Path Cleared To Decommissioning And Site Restoration Of Vermont Yankee

Posted by Heidi Schwartz  

The NRC issued Vermont Yankee its operating license on March 21, 1972. (Principal Photography by Larry Keyes and Dan Marx.)

Gov. Peter Shumlin, Attorney General Bill Sorrell, and Bill Mohl, President of Entergy Wholesale Commodities, have announced a settlement agreement between the State and the owner and operator of the Vermont Yankee Nuclear Power Station, Entergy Nuclear Vermont Yankee, LLC and Entergy Nuclear Operations, Inc. (Entergy VY).  The Agreement brings more certainty to the plant’s operation through 2014 and its later transition – including commitments related to economic development, timely decommissioning, and site restoration – and helps set a path for a constructive and transparent working relationship between Entergy VY and the State of Vermont to facilitate the resolution of longer term issues in the coming months.

The agreement resolves all ongoing litigation between the State and Entergy VY, and provides a path to resolve proceedings at the Public Service Board (the Board), subject to the Board’s approval.  Under the terms of the agreement, Entergy VY will provide $10 million in economic development for Windham County and $5.2 million in clean energy development support for Windham County and elsewhere, as well as a transitional $5 million payment to the State for calendar year 2015. Entergy VY will also set aside a new $25 million fund to ensure the site is restored after decommissioning. In exchange, the State has agreed to support Entergy VY’s pending request before the Board for a Certificate of Public Good (CPG) to operate for only one additional year, through the end of 2014, and to resolve all other outstanding lawsuits related to the plant.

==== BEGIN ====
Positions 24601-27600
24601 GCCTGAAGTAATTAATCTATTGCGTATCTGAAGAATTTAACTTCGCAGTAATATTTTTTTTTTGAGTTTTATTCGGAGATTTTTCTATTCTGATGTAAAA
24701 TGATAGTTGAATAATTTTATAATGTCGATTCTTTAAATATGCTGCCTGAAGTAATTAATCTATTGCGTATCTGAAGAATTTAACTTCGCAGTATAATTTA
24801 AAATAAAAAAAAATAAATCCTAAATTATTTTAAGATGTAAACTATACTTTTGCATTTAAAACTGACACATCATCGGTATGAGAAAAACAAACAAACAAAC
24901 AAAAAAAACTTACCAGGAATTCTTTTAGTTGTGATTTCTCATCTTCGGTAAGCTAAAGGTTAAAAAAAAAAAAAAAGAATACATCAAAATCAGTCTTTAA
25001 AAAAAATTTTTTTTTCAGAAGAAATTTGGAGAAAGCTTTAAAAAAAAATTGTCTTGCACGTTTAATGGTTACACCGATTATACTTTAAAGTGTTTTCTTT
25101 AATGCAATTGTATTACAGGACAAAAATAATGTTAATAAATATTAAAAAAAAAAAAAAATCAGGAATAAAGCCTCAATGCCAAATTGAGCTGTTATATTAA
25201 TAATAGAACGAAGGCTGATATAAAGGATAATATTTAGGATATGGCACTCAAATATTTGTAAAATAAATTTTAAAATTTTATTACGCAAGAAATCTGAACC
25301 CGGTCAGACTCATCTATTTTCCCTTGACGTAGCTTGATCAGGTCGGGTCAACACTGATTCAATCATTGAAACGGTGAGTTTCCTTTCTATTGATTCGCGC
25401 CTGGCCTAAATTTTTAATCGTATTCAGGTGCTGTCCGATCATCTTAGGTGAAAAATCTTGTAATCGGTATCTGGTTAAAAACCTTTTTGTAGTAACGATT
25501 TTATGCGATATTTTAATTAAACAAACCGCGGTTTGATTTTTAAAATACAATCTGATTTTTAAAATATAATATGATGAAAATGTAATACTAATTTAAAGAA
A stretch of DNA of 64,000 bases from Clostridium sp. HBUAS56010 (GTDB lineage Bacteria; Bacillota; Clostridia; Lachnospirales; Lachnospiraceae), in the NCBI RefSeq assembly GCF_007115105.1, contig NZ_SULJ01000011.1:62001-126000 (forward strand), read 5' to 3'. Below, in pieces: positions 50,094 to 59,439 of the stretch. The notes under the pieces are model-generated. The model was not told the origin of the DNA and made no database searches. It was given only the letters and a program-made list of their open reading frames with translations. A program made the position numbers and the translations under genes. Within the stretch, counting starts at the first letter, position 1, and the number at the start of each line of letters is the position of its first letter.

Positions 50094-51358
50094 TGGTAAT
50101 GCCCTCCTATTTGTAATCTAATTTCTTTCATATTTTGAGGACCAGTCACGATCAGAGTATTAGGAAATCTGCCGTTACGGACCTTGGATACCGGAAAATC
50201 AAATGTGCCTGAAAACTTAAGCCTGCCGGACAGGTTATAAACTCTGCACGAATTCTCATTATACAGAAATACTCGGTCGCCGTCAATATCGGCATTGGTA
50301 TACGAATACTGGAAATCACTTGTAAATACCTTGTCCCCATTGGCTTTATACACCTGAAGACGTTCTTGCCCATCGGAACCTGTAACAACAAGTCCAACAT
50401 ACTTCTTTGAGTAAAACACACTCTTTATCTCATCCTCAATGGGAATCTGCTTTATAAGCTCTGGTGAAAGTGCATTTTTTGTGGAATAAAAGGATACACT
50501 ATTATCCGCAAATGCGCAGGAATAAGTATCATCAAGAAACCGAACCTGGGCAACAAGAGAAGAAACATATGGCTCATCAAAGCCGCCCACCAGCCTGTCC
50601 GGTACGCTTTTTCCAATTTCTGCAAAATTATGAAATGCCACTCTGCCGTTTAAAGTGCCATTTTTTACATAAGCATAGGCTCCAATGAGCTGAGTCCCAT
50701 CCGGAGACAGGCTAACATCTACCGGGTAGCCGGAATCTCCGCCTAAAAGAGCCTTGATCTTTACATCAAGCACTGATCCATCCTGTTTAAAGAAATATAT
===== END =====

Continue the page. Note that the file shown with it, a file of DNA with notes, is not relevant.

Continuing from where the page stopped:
In addition to agreements related to the CPG proceeding, the agreement also sets a path for decommissioning Vermont Yankee as promptly as funds in the Nuclear Decommissioning Trust allow, rather than delaying decommissioning for up to 60 years regardless of fund adequacy as would otherwise be permitted under the Nuclear Regulatory Commission (NRC) SAFSTOR guidelines. Entergy VY also commits in the agreement to prepare a site assessment and cost study by the end of 2014, two years earlier than NRC rules otherwise would require, to help provide greater certainty regarding the plant’s decommissioning and related activities.

“Vermonters know that I worked for many years to meet the promise made to Vermont when it was constructed that the plant be closed on schedule in 2012,” Gov. Shumlin said.

“Now that Entergy VY has agreed to shut down the plant at the end of next year, I am pleased we have stopped the fighting and are instead focused on ways the State and Entergy VY can work together to ease the transition for Windham County and get the plant dismantled and site restored without unnecessary delay.”

Gov. Shumlin also acknowledged the difficulty of the plant’s closure for the towns surrounding the plant and for the employees of Vermont Yankee, of which approximately 220 are Vermont residents.

“I know that, no matter how much some may be gratified that Vermont Yankee will close, Windham County and the workers at the plant will feel deeply the effects of this closure,” the Governor said. “That is why we sought in this agreement significant new commitments from Entergy VY to help the transition.  The agreement will bring over $15 million to help support economic development in the area and clean energy projects in Windham County and elsewhere. These funds paid and other agreements by Entergy VY will help ease the effects of the closure while helping promote clean, renewable energy projects.”